Google must extend global access to the Internet if the company hopes to continue its incredible growth. Google received 187 million unique U.S. desktop visits in the month of February. The whole of the Internet received approximately 220 million unique views in the same time frame. Given the extreme breadth of content and websites available that Internet users have the option of accessing, Google's web presence is incredibly impressive; but it has reached the point of saturation. Facebook's (NASDAQ:FB) states that two out of every three people do not have access to the web. For Google, reaching those people represents the most surefire way of achieving massive growth.

Amazon is serious about bringing delivery drones to your home
Google is hardly alone in its push to fill the world's skies with flying robots. Amazon (NASDAQ:AMZN) made big news last year when it revealed that it was developing aerial drones for use in delivering goods to customers. CEO Jeff Bezos recently doubled down the company's commitment to making delivery drones an everyday reality in his annual letter to shareholders.

The company's PrimeAir team is now testing its fifth and sixth generation delivery drones, with the seventh and eighth generation flyers in the development phase. The ongoing push received a significant boost in March, when a court ruling struck down FAA regulations prohibiting unmanned flying commercial vehicles in U.S. airspace.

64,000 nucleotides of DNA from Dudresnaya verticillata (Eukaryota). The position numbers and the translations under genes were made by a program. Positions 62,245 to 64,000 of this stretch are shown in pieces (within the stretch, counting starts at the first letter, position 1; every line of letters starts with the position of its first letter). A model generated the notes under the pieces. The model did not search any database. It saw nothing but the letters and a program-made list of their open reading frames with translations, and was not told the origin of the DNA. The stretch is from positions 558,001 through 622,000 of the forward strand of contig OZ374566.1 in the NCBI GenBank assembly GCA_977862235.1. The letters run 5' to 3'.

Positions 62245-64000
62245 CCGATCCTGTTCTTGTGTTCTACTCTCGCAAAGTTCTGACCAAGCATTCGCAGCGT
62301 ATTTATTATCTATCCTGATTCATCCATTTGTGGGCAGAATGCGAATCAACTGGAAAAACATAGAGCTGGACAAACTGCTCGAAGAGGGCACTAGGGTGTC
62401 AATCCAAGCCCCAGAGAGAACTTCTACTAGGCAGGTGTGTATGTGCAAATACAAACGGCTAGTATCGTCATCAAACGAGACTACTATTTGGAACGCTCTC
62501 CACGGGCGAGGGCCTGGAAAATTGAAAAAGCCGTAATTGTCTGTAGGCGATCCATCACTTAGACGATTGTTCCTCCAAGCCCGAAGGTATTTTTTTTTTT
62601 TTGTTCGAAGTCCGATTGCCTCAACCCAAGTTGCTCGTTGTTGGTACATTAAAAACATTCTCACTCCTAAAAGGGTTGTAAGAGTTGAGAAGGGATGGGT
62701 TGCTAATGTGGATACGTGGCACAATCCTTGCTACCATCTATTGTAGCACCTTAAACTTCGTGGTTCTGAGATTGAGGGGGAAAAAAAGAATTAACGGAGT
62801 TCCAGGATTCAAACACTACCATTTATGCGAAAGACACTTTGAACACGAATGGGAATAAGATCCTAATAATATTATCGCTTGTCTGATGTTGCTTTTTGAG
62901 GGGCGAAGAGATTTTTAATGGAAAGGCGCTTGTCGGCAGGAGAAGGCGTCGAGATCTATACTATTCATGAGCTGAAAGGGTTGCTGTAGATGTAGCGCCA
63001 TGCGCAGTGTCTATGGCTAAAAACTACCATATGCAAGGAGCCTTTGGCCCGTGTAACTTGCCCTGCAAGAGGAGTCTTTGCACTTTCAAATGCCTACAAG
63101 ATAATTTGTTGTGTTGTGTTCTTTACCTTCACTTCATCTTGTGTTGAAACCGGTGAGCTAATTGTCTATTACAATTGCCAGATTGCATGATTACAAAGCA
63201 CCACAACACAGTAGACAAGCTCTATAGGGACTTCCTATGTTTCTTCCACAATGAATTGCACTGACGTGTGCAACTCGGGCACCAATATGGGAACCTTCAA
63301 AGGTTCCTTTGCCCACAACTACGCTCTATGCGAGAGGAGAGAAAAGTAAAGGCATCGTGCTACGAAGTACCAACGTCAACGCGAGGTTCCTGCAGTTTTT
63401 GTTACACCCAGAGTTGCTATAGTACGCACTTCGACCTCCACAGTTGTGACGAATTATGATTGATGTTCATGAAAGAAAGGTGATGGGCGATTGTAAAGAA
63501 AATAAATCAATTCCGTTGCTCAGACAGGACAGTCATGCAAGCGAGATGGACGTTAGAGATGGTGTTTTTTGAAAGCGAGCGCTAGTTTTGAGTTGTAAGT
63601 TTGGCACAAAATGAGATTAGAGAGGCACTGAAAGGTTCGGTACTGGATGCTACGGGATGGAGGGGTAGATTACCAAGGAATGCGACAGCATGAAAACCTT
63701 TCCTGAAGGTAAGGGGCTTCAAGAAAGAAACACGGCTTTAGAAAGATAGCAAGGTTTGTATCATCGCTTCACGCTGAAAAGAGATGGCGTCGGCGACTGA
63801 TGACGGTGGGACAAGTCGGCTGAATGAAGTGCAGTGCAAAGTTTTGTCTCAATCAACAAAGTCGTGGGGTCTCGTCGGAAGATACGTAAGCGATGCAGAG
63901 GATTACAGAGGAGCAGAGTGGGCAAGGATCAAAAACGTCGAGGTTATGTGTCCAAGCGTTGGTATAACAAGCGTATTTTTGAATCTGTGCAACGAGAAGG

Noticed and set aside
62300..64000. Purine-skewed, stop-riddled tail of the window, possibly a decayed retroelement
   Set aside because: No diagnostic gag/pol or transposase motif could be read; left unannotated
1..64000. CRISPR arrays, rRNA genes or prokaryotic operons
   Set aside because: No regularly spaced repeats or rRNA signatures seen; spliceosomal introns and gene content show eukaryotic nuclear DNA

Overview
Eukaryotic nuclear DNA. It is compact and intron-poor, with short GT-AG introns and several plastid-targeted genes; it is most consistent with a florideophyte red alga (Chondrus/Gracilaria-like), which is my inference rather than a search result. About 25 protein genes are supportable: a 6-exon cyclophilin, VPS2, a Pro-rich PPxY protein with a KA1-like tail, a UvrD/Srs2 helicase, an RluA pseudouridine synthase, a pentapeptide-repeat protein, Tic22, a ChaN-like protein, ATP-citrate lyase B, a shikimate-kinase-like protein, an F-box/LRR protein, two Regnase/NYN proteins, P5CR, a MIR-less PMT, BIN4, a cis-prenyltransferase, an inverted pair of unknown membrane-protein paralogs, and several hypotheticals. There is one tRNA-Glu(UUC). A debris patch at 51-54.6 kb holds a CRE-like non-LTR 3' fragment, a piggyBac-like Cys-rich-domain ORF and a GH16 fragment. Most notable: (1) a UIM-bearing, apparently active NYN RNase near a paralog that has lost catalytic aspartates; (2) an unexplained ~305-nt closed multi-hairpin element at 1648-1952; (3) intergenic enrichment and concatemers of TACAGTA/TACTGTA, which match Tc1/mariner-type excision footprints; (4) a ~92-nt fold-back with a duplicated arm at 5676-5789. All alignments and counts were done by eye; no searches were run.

Will Facebook soon compete with mobile carriers?
The other big player in covering the globe with Internet looks to be Facebook. The social networking company faces the same saturation issues that Google must contend with, and has announced plans to introduce aerial Internet that closely mirrors what the search and data giant has under way.

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Facebook had eyed Titan Aerospace for a purchase before Google completed its deal, having reportedly offered somewhere in the neighborhood of $60 million. Instead, the company recently completed a $20 million purchase of Ascenta, which specializes in drone projects very similar to those of Titan Aerospace. The Internet beamed down from Facebook's drones could be used in conjunction with WhatsApp's voice and messaging services, potentially eliminating the need for dedicated phone carriers.

Heads in the clouds...
The Internet's biggest players are looking to the skies in hopes of kicking off the next technological and communications revolutions. Google has plenty of long-shot projects in the works that will never reach commercial maturity; but don't count the company's robotics and aerial Internet pushes among them. You've got Google, Amazon, and Facebook suggesting that some of the biggest breakthroughs on the horizon will arrive courtesy of flying robots. Having three of the four biggest Internet companies aligned in that vision is a great indicator that it will soon become reality.

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Keith Noonan has no position in any stocks mentioned. The Motley Fool recommends, Facebook, and Google-Class C Shares. The Motley Fool owns shares of, Facebook, and Google-Class C Shares. Try any of our Foolish newsletter services free for 30 days. We Fools may not all hold the same opinions, but we all believe that considering a diverse range of insights makes us better investors. The Motley Fool has a disclosure policy.